Medical Imaging Techniques That Require X-Ray Aprons

The controlled use of radiation in medicine has made it possible to treat and diagnose many different problems without requiring invasive and traumatic surgery. These machines have increased the accuracy of some medical procedures and have allowed a more complete understanding of the systems within the body. High levels of exposure to radiation can be harmful. Most of the devices that are used in medicine do not emit enough energy to cause any problems in patients. One issue that does arise, however, is when a medical professional must operate these machines for hours every day for multiple patients. This is why doctors and nurses must wear x-ray aprons for protection when using some of the equipment.

X-Ray

Computed Tomography (CT)

This is one of the most frequently used diagnostic techniques in larger hospitals. A CT scanner sends x-rays from a rotating generator that spins around the body. The beams are received by a special device that constructs a two-dimensional (2D) image of a single slice of the body. The scanner or the patient is then slowly moved so that multiple sequential images can be taken. A computer can then combine these slices so that doctors can have an accurate three-dimensional (3D) view of the structures inside of the body. X-ray aprons are necessary for anyone operating this machine because of the high amount of energy that is scattered around the room while scanning takes place.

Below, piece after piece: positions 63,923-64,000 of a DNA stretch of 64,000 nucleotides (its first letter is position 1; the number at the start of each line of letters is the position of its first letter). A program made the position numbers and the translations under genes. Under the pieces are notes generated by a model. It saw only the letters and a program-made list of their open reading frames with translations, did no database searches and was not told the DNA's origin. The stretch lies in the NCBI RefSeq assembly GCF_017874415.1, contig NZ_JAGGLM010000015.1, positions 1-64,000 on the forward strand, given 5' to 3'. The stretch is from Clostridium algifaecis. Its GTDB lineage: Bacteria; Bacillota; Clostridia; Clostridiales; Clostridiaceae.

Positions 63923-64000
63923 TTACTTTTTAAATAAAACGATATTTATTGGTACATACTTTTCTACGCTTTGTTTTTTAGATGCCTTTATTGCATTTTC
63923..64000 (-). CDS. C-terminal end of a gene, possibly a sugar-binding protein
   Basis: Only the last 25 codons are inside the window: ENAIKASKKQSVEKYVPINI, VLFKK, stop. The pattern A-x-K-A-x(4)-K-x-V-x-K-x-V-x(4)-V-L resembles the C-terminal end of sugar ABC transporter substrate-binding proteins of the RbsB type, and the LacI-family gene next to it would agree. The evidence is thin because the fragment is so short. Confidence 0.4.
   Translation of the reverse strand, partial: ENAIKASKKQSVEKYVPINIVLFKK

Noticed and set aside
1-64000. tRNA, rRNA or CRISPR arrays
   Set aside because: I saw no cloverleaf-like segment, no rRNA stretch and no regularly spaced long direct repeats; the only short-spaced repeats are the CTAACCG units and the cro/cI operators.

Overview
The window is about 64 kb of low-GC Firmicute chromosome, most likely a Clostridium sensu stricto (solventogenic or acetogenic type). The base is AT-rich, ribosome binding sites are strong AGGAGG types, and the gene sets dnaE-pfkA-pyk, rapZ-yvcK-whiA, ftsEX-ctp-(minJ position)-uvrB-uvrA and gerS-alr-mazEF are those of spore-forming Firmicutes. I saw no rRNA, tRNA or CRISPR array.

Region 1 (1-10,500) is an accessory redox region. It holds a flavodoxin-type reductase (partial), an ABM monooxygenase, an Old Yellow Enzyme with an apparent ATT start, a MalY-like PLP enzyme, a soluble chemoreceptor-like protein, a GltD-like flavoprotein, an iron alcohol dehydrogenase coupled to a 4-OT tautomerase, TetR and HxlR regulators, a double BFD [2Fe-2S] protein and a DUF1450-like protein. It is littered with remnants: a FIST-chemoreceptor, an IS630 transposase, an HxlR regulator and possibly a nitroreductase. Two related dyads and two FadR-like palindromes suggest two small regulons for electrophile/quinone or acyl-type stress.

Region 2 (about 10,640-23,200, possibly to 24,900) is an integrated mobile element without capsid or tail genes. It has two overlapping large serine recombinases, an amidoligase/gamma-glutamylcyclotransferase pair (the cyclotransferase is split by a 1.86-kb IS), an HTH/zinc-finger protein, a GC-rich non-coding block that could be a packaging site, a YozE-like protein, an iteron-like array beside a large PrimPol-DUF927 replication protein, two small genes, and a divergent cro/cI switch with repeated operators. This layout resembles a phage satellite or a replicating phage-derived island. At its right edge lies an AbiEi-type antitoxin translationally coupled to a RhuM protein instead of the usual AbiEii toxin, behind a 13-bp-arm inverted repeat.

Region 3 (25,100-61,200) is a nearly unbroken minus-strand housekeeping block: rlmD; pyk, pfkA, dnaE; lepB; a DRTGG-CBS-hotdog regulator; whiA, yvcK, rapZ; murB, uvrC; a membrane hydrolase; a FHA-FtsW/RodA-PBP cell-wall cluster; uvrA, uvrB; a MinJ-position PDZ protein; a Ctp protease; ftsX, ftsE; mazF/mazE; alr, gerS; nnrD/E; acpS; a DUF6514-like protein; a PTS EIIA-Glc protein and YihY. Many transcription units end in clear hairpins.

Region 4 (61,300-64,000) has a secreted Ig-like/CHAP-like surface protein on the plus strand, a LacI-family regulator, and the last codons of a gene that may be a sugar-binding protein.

Angiography

Angiography is a type of imaging that is used to see exactly how blood is moving through the body in real time. The process involves injecting a special contrast agent into the veins or arteries that can then be viewed through fluoroscopy or other techniques that use x-rays to quickly image the area being examined. It is very important for medical professionals who are performing this procedure to wear x-ray aprons, because the imaging technique is sending many bursts of energy out every minute. Angiography is unlike some other procedures because the doctors must actually be in the room and next to the patient in order to inject the contrasting agent and to possibly insert stents for treatment.

X-Rays

Standard x-rays are used to take static 2D images of a single part of the body. This can be used to detect broken bones, fractures or irregularities in dense tissue. These machines tend to have a broad radiation scattering pattern, so medical professionals need to wear x-ray aprons for protection against the ambient radiation. It is not uncommon for hospitals to provide patients with x-ray aprons as well to protect areas of the body that are not being x-rayed.

Article by : Jeremy P Stanfords

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